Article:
Women get a raw deal in the show, making few appearances. In stark contrast to the cockiness of their male colleagues, The Chambermaid and Cook with Blue Apron (both painted around 1930) are, first and foremost, portraits of servitude. Each figure—head slightly bowed, hands chapped red from rough labor clasped in front of them, feet neatly together, eyes downcast—looks uncomfortably constrained by the narrowest of borders between their silhouette and the picture’s frame. Their names have long since been forgotten, but the reality of their suffering remains.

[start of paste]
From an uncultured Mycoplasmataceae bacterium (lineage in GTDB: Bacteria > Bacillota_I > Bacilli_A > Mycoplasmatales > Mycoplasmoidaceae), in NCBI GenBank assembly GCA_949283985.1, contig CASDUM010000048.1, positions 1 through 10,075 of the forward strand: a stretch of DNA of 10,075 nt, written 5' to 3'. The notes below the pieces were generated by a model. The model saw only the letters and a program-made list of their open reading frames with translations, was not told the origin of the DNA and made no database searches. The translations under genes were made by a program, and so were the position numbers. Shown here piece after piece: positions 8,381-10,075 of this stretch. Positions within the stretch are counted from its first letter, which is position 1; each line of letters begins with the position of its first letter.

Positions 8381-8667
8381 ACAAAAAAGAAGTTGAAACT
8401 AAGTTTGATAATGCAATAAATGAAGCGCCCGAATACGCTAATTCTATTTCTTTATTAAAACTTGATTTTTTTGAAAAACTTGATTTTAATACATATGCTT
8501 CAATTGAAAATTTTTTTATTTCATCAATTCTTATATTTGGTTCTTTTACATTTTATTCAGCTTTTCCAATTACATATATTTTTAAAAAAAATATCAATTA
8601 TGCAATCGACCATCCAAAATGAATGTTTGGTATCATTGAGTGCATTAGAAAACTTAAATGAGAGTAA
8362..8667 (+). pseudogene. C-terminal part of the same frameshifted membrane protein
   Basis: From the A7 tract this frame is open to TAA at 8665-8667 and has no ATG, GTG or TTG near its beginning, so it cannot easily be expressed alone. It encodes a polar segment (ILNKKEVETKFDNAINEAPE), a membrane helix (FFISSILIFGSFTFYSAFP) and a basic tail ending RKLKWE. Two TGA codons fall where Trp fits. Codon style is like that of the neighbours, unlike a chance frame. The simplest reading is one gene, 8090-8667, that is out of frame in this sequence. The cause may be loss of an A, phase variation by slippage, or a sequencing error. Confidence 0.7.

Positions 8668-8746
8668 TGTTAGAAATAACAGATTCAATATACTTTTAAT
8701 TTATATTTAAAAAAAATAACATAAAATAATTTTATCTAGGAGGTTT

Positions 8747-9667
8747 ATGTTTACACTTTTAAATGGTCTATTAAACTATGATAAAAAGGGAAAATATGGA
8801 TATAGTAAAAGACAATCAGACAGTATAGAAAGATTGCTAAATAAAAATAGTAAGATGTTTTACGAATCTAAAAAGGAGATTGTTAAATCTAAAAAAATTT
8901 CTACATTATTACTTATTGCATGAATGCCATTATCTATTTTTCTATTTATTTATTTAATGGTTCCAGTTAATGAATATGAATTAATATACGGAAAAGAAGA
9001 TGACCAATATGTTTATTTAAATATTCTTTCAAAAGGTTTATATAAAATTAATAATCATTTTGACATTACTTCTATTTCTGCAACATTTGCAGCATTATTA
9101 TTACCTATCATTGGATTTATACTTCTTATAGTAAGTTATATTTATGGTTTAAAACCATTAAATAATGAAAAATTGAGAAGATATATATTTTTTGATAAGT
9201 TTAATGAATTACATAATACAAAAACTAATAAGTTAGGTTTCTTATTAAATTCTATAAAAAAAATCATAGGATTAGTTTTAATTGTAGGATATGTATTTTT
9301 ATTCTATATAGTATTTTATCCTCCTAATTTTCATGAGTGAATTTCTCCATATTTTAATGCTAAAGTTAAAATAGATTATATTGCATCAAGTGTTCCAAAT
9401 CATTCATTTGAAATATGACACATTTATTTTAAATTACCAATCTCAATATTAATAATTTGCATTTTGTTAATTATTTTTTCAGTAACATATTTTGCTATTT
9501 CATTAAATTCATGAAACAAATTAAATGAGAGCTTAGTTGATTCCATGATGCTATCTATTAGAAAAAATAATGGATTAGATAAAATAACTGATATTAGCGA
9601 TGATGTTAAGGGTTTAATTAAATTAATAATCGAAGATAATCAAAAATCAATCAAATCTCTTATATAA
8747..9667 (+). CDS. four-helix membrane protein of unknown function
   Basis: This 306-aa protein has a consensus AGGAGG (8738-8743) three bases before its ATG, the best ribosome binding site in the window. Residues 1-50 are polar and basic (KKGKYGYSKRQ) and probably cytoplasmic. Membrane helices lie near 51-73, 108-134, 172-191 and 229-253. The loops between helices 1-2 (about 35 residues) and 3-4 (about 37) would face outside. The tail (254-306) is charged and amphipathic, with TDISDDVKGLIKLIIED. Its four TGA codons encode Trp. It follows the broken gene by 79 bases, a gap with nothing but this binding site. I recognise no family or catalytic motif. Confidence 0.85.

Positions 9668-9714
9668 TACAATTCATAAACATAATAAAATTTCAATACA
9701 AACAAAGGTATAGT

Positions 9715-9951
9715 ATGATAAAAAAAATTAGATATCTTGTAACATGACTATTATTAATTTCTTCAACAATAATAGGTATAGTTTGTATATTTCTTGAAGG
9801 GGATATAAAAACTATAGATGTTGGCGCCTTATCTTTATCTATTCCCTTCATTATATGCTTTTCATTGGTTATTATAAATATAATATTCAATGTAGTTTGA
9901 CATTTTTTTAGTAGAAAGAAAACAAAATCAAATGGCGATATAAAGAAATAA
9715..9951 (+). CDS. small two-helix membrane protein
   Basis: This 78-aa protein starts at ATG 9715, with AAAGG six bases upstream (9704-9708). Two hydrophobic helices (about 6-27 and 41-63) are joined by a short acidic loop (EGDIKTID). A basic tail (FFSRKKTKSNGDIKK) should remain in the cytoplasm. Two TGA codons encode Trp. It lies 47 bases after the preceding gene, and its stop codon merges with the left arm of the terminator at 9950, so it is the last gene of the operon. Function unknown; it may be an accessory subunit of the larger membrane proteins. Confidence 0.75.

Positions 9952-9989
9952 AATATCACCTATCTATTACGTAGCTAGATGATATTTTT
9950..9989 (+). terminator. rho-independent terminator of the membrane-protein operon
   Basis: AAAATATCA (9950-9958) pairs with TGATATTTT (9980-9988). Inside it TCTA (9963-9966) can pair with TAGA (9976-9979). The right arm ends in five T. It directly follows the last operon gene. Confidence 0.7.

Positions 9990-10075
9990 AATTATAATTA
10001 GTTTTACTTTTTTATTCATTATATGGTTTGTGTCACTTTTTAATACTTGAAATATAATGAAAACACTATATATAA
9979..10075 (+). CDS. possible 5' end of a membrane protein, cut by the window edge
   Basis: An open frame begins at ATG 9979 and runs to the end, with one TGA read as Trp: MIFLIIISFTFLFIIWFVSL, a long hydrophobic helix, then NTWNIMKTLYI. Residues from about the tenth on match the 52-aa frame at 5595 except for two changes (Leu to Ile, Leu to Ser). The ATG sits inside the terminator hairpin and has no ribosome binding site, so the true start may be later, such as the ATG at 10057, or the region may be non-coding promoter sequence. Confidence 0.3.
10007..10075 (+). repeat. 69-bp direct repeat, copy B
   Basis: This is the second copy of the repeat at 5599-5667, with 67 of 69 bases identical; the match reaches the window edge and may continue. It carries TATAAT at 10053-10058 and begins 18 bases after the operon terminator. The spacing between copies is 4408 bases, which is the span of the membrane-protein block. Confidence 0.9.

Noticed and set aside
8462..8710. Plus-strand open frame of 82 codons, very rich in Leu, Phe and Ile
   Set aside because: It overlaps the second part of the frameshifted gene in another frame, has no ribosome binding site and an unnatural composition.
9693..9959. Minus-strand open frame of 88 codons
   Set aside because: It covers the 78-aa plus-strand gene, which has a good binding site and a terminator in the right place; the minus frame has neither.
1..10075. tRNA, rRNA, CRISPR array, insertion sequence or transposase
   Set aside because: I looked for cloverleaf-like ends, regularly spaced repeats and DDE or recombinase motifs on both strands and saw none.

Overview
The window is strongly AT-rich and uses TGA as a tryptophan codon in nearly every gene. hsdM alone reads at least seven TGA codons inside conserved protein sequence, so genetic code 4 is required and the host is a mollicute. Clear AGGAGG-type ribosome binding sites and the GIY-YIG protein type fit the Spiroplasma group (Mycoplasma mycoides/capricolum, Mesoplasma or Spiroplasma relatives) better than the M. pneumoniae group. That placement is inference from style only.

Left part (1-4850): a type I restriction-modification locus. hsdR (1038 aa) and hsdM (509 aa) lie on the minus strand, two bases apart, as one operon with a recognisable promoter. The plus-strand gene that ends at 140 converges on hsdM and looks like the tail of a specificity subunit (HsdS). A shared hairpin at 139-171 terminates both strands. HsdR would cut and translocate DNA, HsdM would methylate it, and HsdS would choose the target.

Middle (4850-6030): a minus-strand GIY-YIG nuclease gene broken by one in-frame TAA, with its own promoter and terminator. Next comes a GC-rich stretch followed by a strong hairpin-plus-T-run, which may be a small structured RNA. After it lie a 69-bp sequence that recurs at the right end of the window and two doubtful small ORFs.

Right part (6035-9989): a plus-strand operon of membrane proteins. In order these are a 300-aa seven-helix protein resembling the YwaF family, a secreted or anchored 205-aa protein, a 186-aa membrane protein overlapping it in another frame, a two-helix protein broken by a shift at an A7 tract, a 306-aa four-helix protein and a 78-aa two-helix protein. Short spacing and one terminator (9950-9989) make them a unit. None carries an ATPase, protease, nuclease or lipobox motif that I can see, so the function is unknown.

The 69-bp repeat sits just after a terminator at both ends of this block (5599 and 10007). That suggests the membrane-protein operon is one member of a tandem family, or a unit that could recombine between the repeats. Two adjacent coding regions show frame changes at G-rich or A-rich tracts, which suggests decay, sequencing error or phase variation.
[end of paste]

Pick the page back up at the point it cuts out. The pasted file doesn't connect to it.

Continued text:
Ben Uri Gallery & Museum

Chaïm Soutine: Waiting Maid (La soubrette), circa 1933

“Soutine’s Portraits: Cooks, Waiters & Bellboys” is at the Courtauld Gallery through January 21, 2018.